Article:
Hopefully you’re going in the door of your dealership today with some objectives like more service business, higher used gross profit, and better new closing ratios. Make a wish list of these items based on a breakeven analysis and then determine the reports you need to monitor your objectives.
Let’s say that one of your major goals is more service business. The reports you’ll need daily are how many hours sold in the shop yesterday, appointments for today and hours per repair order – all by advisor name. If you want to increase service gross profit, you’ll need technician productivity, effective labor rate, and a list of repair orders with labor gross profit percentage under 70% – again by advisor name.
I’d prefer you have only three main objectives each month and no more than 10 reports to look at daily that help you understand how to reach these objectives. If you’re at a loss of where to start, here are my three favorite ideas that applies to every dealership.
1. Vendor list
Get a list of your vendors from your DMS with the amount paid last year, the account number it was charged to, a summary of the items purchased (tires, shop supplies, etc.) and who authorizes the payments (user who normally writes the purchase orders.) Put this in Microsoft Excel, and sort these from high to low.
We normally only think about expense accounts, but everything is an expense! Even if we buy tires to put on used vehicles and resell that amount, what if you can get them for less? I realize that sales managers sell from cost up, but what happens when you get buried in a vehicle? A year-end write down or wholesale loss is an expense even though it looks like a cost of sale.
When you grasp the concept that a high cost of sale hurts your bottom line, then you’ll find ways to buy everything for less. The only vendors that you would not be interested in are “trust vendors.” These are vendors that you hold money for “in trust” for your customers and merely forward to a vendor like payroll taxes, sales taxes, and payoffs.
2. Know my lenders
Spend a moment in your DMS F&I system and get a list of all the lender contract forms that you have. Now ask for a rate chart for each lender in the list. Put all these in Microsoft Excel on a tab and now get a report of all the deals for last year by lender and put on another tab. Get the buy rate, sell rate, months, and reserve amount. If you can get information that was used in tier placement like FICO scores, get that too.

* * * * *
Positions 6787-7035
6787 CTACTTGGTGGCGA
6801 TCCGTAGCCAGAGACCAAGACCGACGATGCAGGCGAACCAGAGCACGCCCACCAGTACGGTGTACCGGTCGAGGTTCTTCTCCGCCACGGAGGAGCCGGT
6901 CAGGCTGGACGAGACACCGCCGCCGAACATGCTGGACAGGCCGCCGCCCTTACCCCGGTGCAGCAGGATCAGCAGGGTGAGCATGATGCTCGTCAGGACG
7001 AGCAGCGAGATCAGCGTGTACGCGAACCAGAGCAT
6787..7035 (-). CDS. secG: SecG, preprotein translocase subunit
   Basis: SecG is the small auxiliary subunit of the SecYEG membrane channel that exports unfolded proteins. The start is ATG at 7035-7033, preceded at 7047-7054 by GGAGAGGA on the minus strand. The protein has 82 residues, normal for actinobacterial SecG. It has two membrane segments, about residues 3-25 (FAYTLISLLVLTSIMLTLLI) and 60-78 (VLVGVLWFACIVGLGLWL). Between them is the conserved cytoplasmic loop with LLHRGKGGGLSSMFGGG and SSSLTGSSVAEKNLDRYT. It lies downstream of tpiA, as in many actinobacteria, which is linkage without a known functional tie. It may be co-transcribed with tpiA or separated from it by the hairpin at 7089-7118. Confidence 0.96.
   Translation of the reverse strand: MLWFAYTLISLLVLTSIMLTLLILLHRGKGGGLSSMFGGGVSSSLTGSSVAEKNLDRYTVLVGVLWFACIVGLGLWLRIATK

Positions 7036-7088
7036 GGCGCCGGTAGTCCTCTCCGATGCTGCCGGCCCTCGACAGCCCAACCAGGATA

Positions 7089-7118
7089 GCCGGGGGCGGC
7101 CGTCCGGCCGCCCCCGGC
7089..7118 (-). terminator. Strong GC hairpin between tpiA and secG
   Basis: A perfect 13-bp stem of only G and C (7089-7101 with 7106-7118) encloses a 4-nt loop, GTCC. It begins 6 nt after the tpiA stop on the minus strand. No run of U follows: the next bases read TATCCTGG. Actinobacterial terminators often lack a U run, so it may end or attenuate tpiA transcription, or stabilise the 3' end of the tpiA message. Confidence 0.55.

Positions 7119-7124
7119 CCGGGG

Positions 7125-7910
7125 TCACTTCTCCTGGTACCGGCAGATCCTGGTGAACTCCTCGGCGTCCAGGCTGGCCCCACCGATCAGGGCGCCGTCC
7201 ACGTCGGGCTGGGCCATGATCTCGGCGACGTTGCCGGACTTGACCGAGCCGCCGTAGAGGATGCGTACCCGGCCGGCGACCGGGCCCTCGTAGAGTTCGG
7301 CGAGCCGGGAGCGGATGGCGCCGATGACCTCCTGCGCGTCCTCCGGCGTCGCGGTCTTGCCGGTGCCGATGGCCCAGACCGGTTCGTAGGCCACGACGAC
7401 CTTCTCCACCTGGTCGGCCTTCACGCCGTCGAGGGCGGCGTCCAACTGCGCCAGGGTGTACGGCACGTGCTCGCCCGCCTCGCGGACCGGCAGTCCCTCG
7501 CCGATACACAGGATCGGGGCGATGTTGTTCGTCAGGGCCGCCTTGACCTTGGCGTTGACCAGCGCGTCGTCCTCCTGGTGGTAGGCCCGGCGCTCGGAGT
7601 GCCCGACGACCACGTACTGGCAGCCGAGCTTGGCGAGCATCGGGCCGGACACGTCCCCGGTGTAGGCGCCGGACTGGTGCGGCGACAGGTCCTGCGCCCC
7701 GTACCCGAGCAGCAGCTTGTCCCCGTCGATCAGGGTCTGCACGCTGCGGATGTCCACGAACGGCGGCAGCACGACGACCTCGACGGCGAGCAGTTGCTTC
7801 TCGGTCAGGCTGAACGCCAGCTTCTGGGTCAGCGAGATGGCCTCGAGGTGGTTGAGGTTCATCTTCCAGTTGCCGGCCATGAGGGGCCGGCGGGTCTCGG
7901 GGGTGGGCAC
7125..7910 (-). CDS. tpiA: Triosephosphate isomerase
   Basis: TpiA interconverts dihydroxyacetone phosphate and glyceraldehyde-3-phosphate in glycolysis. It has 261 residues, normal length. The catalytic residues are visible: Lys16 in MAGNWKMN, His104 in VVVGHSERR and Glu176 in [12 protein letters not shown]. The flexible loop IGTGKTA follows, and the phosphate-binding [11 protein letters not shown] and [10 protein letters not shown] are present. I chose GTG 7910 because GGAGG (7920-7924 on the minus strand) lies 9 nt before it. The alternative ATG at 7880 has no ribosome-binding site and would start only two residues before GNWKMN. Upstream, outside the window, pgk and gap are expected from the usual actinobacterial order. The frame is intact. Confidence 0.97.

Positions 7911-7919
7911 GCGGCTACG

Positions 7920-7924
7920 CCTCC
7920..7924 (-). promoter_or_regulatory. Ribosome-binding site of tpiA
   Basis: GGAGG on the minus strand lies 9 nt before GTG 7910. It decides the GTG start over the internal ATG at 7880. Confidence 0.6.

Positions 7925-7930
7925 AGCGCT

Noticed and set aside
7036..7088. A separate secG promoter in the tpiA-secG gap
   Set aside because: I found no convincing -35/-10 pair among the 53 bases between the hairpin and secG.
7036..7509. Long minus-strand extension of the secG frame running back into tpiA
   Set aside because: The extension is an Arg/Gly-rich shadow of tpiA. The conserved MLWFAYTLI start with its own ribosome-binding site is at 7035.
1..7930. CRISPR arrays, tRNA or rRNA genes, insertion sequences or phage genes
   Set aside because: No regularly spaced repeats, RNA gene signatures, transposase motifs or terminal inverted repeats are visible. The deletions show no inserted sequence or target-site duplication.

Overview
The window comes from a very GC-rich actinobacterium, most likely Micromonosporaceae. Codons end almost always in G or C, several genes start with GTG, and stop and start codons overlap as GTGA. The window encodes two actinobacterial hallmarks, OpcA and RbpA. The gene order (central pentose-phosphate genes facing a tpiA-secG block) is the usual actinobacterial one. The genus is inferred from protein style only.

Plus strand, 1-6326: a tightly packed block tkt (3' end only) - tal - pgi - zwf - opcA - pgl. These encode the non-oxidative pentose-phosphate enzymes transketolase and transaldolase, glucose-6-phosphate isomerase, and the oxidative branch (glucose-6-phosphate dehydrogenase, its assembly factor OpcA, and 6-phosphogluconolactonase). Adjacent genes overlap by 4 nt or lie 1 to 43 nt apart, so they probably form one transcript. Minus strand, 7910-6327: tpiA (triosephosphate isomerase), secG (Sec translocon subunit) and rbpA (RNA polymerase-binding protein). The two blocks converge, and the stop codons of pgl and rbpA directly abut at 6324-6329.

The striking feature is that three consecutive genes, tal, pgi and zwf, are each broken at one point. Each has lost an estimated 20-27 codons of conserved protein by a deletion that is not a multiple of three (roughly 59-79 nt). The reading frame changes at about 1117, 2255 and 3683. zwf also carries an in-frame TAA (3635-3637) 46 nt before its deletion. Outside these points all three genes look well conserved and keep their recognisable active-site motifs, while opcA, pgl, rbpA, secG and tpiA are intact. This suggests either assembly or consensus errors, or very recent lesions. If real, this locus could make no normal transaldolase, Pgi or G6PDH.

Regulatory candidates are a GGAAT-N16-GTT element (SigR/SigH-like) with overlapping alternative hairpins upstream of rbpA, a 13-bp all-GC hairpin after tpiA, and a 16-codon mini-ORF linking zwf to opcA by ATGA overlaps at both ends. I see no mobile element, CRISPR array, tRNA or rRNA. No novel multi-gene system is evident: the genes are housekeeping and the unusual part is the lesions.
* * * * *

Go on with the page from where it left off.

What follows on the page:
Are your F&I managers placing paper where the maximum reserve can be earned? Sit down with your F&I managers and ask them how lenders are selected. What software do they use? What is the process for submitting and selecting? Does your captive lender have reductions in floor plan interest based on the percent of loans submitted? When you have this information, make a policy for the placement of paper that maximized total dealership profit, not just the pay plan of your F&I manager.
3. Expenses – a whole new look
Hopefully by now you’ve either attended one of my workshops on item expense analysis, have read my Super Controller II book on expenses, or use our product Expense Master. These tools give you a different look than the vendor analysis above. Item expense analysis means that instead of being concerned about the whole R+R bill, you look at the items on the bill instead.
For example, if there a charge for service invoices work only on that item this month. Where are they stored? Get a sample of the form and look at it. Does it have too many copies or artwork? Can you get it produced for less locally? Could you consider printing on blank paper with a lighter weight? Consider my Super Controller II – Employees and Expenses to get training in this new way to look at expenses.
A typical dealership has about 70 expense accounts but thousands of items. It is overwhelming but you have to start somewhere and today is a perfect time to get started on hitting your profit target.